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Cheer up! You might have more retirement income than you think

by | May 7, 2014 | SELF-PUBLISHED

Where’s your retirement income hiding?

Where will my retirement income come from? A worryingly large number of higher-tax-bracket individuals I talk to these days ask me that same question. After looking at their Canada Pension Plan payment, perhaps some employer sponsored pension funds accumulated over the years, a hodge-podge of RRSPs, TFSAs, and non-registered investment at various brokerage firms, some of these folks are surprised to discover they have a retirement nest-egg of $1 million or more. But how do you convert that into a steady – and above all, safe – income stream?

It’s a really important question, and one that can’t be left to the “shoe box” method of planning. The need for a coherent, well-planned retirement income strategy has never been greater. Here’s why:

Threats to your retirement income

We’re living longer. Canadians are living longer, raising the possibility of running out of money in retirement. A significant decline in health, sudden critical illness, and a need for quality long-term care are risks we all face as we age.

Government pension stress test. With an aging population, government pension plans are becoming increasingly stressed. The average monthly payment for Canada Pension Plan and Old Age Security is less than about $1,200 per month. With governments under pressure to curb runaway spending, there’s very little appetite for this in the workforce to increase pensions to those who have retired.

Private pensions changing. The long-popular defined benefit pension plan has become increasingly exposed to systemic risk. Some plans may become underfunded or insolvent if the employer faces financial difficulty, meaning severe reduction or even total loss of pension benefits. Defined contribution plans, which let individuals choose contribution levels and pension management options, are becoming more popular.

Inflation. Inflation is always a threat because it erodes the purchasing power of your savings.

Investment risks. Interest rates are at historic lows and traditional interest-bearing investments like GICs are currently not even keeping pace with the annual rate of inflation. Yet stock market returns while higher than fixed-income over the long term are far riskier.

What you’ll really need

A rule of thumb is that in order to maintain your lifestyle during retirement, you will need 60% to 70% of the average annual income for the last five years of your employment before your retirement.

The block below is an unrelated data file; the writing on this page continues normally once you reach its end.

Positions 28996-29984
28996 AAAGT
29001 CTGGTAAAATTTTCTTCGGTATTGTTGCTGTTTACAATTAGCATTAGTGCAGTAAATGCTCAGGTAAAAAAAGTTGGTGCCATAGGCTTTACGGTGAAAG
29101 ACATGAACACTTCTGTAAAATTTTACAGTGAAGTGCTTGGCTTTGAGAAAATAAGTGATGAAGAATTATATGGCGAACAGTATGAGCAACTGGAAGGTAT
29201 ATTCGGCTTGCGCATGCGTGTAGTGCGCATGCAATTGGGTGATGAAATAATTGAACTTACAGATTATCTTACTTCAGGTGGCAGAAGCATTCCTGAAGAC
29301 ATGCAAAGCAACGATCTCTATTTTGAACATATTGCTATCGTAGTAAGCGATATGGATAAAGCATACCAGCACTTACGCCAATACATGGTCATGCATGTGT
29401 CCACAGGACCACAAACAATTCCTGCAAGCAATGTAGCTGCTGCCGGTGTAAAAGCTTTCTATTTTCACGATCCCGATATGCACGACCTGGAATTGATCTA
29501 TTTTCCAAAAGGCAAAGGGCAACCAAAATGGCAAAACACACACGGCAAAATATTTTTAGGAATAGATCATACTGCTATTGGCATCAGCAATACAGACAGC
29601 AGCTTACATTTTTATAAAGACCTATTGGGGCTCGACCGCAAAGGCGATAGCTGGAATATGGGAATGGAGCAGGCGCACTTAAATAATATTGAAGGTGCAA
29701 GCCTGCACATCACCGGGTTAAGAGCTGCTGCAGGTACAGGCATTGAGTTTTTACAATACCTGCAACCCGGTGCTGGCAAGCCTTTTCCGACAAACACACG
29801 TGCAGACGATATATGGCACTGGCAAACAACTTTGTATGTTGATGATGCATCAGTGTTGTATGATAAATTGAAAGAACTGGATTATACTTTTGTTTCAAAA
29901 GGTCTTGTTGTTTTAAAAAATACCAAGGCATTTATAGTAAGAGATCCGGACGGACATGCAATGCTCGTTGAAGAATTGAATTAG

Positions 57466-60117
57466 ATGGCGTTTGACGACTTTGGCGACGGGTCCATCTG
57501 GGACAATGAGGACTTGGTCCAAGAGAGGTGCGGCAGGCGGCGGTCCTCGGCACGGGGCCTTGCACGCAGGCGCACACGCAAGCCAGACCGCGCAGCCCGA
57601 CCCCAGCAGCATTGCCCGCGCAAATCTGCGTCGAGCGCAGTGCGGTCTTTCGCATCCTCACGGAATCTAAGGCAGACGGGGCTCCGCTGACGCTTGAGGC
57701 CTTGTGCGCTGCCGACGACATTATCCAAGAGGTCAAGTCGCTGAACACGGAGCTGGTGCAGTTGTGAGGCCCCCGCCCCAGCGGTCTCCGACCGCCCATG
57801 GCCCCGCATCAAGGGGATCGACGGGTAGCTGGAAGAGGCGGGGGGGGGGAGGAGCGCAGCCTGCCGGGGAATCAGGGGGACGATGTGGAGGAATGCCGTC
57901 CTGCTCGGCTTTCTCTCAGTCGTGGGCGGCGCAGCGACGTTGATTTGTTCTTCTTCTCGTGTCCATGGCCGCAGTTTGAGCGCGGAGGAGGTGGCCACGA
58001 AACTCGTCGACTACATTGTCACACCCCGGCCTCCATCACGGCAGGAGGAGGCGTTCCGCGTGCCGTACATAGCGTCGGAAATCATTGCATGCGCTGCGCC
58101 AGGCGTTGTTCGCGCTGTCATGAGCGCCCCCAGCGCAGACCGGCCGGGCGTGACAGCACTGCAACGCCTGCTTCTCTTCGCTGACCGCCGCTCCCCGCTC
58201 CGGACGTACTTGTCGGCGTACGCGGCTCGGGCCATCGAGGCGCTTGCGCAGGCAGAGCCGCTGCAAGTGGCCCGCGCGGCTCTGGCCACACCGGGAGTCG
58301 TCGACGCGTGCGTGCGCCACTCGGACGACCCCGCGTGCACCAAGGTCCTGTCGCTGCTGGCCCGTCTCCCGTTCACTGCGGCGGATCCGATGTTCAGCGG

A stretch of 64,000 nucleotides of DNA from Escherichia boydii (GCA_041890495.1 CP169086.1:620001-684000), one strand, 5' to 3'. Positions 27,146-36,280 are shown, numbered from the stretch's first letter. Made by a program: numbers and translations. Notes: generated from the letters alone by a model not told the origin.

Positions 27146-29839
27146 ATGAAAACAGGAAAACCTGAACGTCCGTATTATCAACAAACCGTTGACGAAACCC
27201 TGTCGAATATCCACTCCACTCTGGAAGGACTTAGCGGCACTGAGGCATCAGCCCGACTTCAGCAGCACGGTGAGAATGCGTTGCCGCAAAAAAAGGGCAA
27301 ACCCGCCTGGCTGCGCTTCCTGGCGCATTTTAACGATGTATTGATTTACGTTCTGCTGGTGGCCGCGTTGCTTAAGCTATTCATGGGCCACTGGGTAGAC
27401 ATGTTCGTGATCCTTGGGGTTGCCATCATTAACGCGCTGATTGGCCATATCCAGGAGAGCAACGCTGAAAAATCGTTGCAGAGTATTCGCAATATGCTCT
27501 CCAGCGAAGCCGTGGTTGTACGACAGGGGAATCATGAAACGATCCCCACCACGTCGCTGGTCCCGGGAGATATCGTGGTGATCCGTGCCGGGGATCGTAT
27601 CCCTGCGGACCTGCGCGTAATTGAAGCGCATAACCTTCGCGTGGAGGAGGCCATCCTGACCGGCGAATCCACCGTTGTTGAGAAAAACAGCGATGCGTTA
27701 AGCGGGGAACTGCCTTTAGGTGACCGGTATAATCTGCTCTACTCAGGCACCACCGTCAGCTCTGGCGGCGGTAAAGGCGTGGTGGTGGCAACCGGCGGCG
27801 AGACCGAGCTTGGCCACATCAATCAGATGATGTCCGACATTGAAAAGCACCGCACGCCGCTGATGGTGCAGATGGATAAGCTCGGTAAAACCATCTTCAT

A report from the Organisation for Economic Co-operation and Development (OECD) noted that an average of only about 39% of income replacement needs for Canadian seniors at retirement comes from government pensions and plans. The remainder must be made up from private pensions and personal funds.

Building your retirement income stream

At retirement, creating a stream of stable, reliable income becomes a paramount consideration. After all, you’ve spent perhaps 30 years carefully building a considerable nest-egg that you now need to use to create a steady income for perhaps another 30 years.

To begin with, look at proven income-producing products and potential income streams to create the best cash flow for your retirement needs and to comfortably meet contingencies as you age into retirement.

But simply creating a reliable income stream isn’t enough. Without careful planning for tax efficiency, the tax man may take a big bite out of your annual income. So you’ll have to consider a combination of sources to produce the most tax-efficient income-portfolio possible, one that’s built for income security, asset growth, and inflation-protection.

Income-producing assets

Here are the top income-producing assets that are likely to form part of your retirement income portfolio, categorized by tax rate payable:

  • Top-tax assets: bonds; interest income; pensions; employment earnings; registered annuities; GICs; RRSP/RRIF; real estate rental income.
  • Mid-tax assets: mutual fund distributions; insurance policy cash value; corporate class mutual funds; prescribed annuities; stock dividends.
  • Low-tax assets: home; personal capital; Tax-Free Savings Account withdrawals; leveraged insurance policy cash value.

The good news is that as you read this list, you may discover you already own many of these assets. Others, like annuities, might be a total mystery to you. The challenge is to turn this stew into a safe, reliable, tax-efficient long-term income stream that lasts as long as you do. Most of us don’t have the training or expertise to make the objective choices needed to achieve this goal. But Certified Financial Planners do, and if you’re at this stage in your life now, that’s where I’d recommend you begin.

© 2014 by Robyn K. Thompson. All rights reserved. Reproduction without permission is prohibited.

© 2021 by Robyn K. Thompson. All rights reserved. Reproduction without permission is prohibited. This article is for information only and is not intended as personal investment or financial advice.

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